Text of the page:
Not all love stories are romances, a point thoughtfully explored in "Celeste and Jesse Forever."
Celeste (Rashida Jones) and Jesse (Andy Samburg) are perfect for each other as illustrated in the three-minute opening montage that shows them growing from teens in puppy love to adults in wedded bliss.
Cut to a car interior where they're singing along to a song and playing an interesting "off-color" game with a tube of lip gloss. Meeting friends for dinner, they are so super cute together - leaning in close, laughing, finishing each other's sentences, talking in foreign accents - that it's all too much.
Then their friends scream at them to stop it! - but not for the reason you might think. To say much more would ruin a truly brilliant bit of writing that jettisons "Celeste and Jesse" out of cute romantic comedy territory and into a contemplative look at modern relationships.
Celeste is an author and trend forecaster who is out promoting her new book, "Shitegeist." Jessie is a talented graphic artist doing freelance work, but not much else. She's talkative and assertive; he's quiet and unmotivated. They are the essence of the romantic notion that opposites attract and they are clearly devoted to each other. But there are cracks.
He is immature ("He doesn't have a checking account or dress shoes," Celeste complains to a friend) and doesn't appear to be in a hurry to change. That's why Jesse is living alone in his art studio behind their home, where he's more apt to be watching (and crying at) a video of the Beijing Olympics than drawing. She is tightly wound and controlling in a deceptively nice way.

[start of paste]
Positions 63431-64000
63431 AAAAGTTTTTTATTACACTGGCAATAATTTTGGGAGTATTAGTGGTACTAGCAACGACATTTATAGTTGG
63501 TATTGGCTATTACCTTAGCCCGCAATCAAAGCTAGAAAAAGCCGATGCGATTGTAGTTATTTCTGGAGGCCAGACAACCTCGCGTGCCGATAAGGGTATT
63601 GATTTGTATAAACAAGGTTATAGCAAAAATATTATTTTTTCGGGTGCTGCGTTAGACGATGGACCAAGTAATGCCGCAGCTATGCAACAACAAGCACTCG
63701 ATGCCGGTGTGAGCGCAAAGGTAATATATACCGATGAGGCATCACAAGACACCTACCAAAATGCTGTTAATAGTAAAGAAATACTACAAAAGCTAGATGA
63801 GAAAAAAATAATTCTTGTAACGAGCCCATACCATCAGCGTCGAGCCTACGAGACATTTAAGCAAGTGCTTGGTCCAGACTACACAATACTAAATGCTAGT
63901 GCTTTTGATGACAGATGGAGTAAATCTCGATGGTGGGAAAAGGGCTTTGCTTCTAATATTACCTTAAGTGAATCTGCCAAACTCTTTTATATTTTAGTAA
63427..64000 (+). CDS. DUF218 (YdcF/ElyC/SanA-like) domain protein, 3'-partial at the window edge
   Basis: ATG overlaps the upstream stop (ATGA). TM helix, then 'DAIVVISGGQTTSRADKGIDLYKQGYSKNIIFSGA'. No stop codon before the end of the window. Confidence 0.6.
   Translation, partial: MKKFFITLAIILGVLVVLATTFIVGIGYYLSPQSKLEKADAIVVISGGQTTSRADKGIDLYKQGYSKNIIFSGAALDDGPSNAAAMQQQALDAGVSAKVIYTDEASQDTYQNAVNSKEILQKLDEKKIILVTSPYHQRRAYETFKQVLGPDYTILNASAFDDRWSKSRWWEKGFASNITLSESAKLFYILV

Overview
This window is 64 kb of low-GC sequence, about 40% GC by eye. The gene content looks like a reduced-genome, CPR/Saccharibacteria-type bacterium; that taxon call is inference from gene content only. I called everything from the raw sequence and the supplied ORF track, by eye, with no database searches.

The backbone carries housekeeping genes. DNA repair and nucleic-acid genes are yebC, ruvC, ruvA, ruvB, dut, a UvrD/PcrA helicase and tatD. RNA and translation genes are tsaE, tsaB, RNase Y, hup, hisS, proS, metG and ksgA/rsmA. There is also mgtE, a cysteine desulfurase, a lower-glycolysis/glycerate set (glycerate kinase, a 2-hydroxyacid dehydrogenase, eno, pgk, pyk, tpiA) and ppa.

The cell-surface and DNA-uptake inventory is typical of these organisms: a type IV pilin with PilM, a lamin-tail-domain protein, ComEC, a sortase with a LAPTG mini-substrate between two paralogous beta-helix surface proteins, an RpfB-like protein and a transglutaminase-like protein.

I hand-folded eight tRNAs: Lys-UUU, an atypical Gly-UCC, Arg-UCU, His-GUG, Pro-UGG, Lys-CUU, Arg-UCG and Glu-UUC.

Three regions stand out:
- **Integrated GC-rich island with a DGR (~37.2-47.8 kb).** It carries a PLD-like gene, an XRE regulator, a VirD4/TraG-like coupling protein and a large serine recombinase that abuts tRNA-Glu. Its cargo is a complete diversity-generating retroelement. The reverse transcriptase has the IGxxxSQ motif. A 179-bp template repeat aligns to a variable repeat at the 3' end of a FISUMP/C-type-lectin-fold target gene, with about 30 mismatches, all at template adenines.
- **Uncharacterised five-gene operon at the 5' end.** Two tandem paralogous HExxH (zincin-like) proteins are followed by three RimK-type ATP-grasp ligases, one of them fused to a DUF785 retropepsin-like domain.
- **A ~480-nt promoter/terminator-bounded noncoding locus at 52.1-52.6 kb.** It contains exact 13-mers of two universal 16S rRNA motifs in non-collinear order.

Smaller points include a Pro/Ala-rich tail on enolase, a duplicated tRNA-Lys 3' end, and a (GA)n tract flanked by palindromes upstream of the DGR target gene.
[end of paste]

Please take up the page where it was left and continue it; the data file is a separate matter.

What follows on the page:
As they navigate their "separation," neither wants to cut the ties to each other and the true dynamics of the relationship unfold. Celeste complains Jesse is immature, but she treats him like a child. "I'm proud of you. You're gonna do great," she tells Jesse before a date with the Yogurt Girl.
When he comes to her with life-altering news that will rock their world (a plot line that feels a bit too contrived), her surprising response is the motherly "what do you need me to do," instead of asking him what he plans to do.
As Celeste and Jesse work out their evolving relationship, the film explores whether two people who are perfect together are necessarily right for each other. There is a natural, easy rapport between Jones and Samburg that is instantly likable and makes you root for them to find happiness, whatever "forever" may mean in terms of their relationship.
Jones wrote the script with Will McCormack (who plays a pot-smoking friend in the film) and the story is more than a little inspired by their real-life relationship that included a short romance followed by the realization that they were indeed perfect for each other - perfect best friends, that is.
How much of the film is drawn from real life isn't clear. But I'll give Jones and McCormack credit for creating something fresh in a genre that relies too much on the old standbys and look forward to seeing more from them.
Starring: Rashida Jones, Andy Samburg, Emma Roberts, Will McCormack, Elijah Wood
Director: Lee Toland Krieger
Running time: 91 minutes
Rating: R for drug use, sexual content and language.
The Lowdown: A separated couple tries to maintain their friendship while pursuing new relationships.